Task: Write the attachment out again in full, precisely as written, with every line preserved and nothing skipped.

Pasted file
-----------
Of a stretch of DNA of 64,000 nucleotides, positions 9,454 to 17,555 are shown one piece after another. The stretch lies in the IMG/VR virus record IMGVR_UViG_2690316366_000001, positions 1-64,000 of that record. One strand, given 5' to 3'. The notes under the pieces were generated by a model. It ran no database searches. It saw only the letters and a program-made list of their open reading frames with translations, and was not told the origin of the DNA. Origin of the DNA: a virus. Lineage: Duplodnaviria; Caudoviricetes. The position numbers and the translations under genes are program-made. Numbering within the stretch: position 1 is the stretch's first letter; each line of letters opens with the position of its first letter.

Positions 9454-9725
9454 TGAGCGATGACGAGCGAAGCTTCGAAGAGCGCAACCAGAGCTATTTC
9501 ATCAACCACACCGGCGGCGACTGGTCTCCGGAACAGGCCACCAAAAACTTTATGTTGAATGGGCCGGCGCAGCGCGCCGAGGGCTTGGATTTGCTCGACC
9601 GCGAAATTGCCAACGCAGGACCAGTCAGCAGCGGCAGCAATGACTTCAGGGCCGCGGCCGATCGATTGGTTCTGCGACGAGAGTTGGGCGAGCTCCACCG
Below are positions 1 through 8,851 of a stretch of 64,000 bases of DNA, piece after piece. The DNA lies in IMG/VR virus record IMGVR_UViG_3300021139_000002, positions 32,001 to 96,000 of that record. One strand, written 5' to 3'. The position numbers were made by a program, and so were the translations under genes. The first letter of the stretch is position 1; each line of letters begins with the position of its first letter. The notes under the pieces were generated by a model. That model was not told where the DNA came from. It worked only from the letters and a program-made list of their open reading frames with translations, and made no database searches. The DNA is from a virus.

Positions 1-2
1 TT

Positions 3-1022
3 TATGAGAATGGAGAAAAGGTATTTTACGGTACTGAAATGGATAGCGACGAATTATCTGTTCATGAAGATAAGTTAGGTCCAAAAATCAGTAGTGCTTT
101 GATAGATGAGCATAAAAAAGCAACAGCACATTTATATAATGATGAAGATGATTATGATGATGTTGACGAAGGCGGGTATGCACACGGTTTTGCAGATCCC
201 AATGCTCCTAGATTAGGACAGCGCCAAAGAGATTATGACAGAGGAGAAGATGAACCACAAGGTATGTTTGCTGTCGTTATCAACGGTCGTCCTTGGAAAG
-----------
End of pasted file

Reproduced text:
Of a stretch of DNA of 64,000 nucleotides, positions 9,454 to 17,555 are shown one piece after another. The stretch lies in the IMG/VR virus record IMGVR_UViG_2690316366_000001, positions 1-64,000 of that record. One strand, given 5' to 3'. The notes under the pieces were generated by a model. It ran no database searches. It saw only the letters and a program-made list of their open reading frames with translations, and was not told the origin of the DNA. Origin of the DNA: a virus. Lineage: Duplodnaviria; Caudoviricetes. The position numbers and the translations under genes are program-made. Numbering within the stretch: position 1 is the stretch's first letter; each line of letters opens with the position of its first letter.

Positions 9454-9725
9454 TGAGCGATGACGAGCGAAGCTTCGAAGAGCGCAACCAGAGCTATTTC
9501 ATCAACCACACCGGCGGCGACTGGTCTCCGGAACAGGCCACCAAAAACTTTATGTTGAATGGGCCGGCGCAGCGCGCCGAGGGCTTGGATTTGCTCGACC
9601 GCGAAATTGCCAACGCAGGACCAGTCAGCAGCGGCAGCAATGACTTCAGGGCCGCGGCCGATCGATTGGTTCTGCGACGAGAGTTGGGCGAGCTCCACCG
Below are positions 1 through 8,851 of a stretch of 64,000 bases of DNA, piece after piece. The DNA lies in IMG/VR virus record IMGVR_UViG_3300021139_000002, positions 32,001 to 96,000 of that record. One strand, written 5' to 3'. The position numbers were made by a program, and so were the translations under genes. The first letter of the stretch is position 1; each line of letters begins with the position of its first letter. The notes under the pieces were generated by a model. That model was not told where the DNA came from. It worked only from the letters and a program-made list of their open reading frames with translations, and made no database searches. The DNA is from a virus.

Positions 1-2
1 TT

Positions 3-1022
3 TATGAGAATGGAGAAAAGGTATTTTACGGTACTGAAATGGATAGCGACGAATTATCTGTTCATGAAGATAAGTTAGGTCCAAAAATCAGTAGTGCTTT
101 GATAGATGAGCATAAAAAAGCAACAGCACATTTATATAATGATGAAGATGATTATGATGATGTTGACGAAGGCGGGTATGCACACGGTTTTGCAGATCCC
201 AATGCTCCTAGATTAGGACAGCGCCAAAGAGATTATGACAGAGGAGAAGATGAACCACAAGGTATGTTTGCTGTCGTTATCAACGGTCGTCCTTGGAAAG